Friday 25 September 2015

The struggle to make for me

This whole week I have been buzzing with excitement as I see my little one wear her new lovingly handmade skirt and tunic. If you’re interested, my last post goes into further detail about those two recently finished garments. Now, after finishing these two projects I am back on my slow going adult garments. I am loving the adult knits but I do struggle to actually finish them and long to wear them.

Which leads me to ponder are there any tips for getting through the adult projects quicker?

Does anybody else struggle with making a handmade wardrobe for themselves but the kids are head to toe in mummy made items?

Making for the kids is the thing that got me back into knitting and it is the main drive for my making obsession. I love dressing my children in items that I have made and to be honest it is much more affordable buying a sweater lot of yarn for a little person than for me. Also the gratification is achieved so much quicker with children's projects.

I hope this yummy sweater lot of John Arbon Viola yarn  will become an actual sweater in the near future. Yes, HOPE.
However, I really want to build my own handmade wardrobe and this is motivated by more than the sweater envy I felt while on The Craft Sessions. I want to make my own clothes so that I can be excited about wearing my self made clothes as much as I am excited about dressing my kids in mummy made things.

I also want to engage less with consumerism and the desire to shop when I don’t need. I have become more conscious about how unethical the fashion industry is and self making is a small way that I can make a stand against it. I am also trying to be discerning about where my materials come from and how they have been processed. I am making myself question whether the source is ethical, sustainable and authentic. I want the fabric and the yarn that I use to be natural and that whatever processing it has undergone has maintained the integrity of the natural fibre. I also feel more comfortable knowing that what I’m wearing has been made under fair conditions for the workers.

I saw this saying posted on FB recently, “Why buy it for $7 when you can make it yourself for $92 of craft supplies.” Though the statement is a tongue in cheek jibe at how much makers spend on supplies I read it as a justification for why I make. In my humble opinion something that we can buy for $7 has probably been made by a poor child in a developing nation, who will barely receive a fraction of that money for their labour.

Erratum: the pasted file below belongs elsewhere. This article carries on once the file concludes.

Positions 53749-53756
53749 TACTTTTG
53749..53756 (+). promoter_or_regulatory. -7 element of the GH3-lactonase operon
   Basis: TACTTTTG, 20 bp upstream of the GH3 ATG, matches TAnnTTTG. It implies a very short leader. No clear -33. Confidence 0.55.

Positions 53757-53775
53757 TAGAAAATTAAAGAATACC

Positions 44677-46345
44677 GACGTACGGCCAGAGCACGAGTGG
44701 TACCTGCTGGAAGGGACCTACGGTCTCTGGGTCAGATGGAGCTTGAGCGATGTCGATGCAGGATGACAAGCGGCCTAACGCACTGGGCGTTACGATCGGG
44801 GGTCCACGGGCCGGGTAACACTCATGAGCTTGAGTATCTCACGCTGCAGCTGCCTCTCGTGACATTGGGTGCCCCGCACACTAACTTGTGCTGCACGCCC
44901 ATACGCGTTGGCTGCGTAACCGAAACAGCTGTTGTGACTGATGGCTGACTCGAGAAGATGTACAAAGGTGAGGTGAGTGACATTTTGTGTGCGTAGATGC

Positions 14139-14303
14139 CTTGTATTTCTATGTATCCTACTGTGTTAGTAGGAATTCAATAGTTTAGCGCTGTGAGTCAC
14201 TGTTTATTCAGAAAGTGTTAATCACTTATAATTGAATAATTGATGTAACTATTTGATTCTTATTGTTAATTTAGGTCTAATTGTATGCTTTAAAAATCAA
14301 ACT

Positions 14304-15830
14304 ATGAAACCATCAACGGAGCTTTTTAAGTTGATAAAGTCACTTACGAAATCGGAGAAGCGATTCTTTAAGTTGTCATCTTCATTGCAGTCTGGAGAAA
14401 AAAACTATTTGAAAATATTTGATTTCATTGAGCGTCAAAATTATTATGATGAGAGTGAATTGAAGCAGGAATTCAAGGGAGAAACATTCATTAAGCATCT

So, with all these thoughts in mind, why is my wardrobe still predominantly store bought? Lack of time obviously is a big factor but there is also a small element of guilt as I work on items for myself. A friend of mine recently confessed to me that she is a selfish maker, preferring to sew and knit for herself than for her kids. So I wonder, is it selfish to work on ‘me’ projects?

Something else I started pondering about was do makers make for fellow makers? Or are our own queues so long that we don’t have time to make for a friend who can make for themselves?

This winter I commiserated to my husband that I desperately wanted some handknit socks but I had too many WIPs already. I wanted someone else to knit some socks for me but to my woe I don’t have enough knitting friends and the ones I do have are probably working on too many of their own WIPs to be able to make socks for me. In the end I did cast on a pair of toe up socks for myself but I barely got beyond the toes because I knit too slowly and I had too many projects on the go already.

The whole making process is a great joy of mine. I am addicted to the authenticity of homemade items. Items where I have personally and lovingly selecting the materials and made by my own hand. There is something organic about the process as I see the beginnings of an item and I watch and feel it grow to completion. I’d just really love it a lot more if I could get through things much quicker.

I'd like to hear your thoughts so please comment and add to the conversation.


  1. oh, the compromise of instant gratification over selfish knitting - this I remember all too well! My kiddo is now adult sized, so it's no longer an issue to contemplate.

    I feel like there is a definite need to embrace the process and just get comfortable with it taking the time it needs? and never let too many projects stop you casting on something that really makes your heart sing!

    1. Thanks for sharing your thoughts. I'm glad that I'm not the only one looking to cast on something new because I come across some yarn or a new pattern that I can't stop thinking about.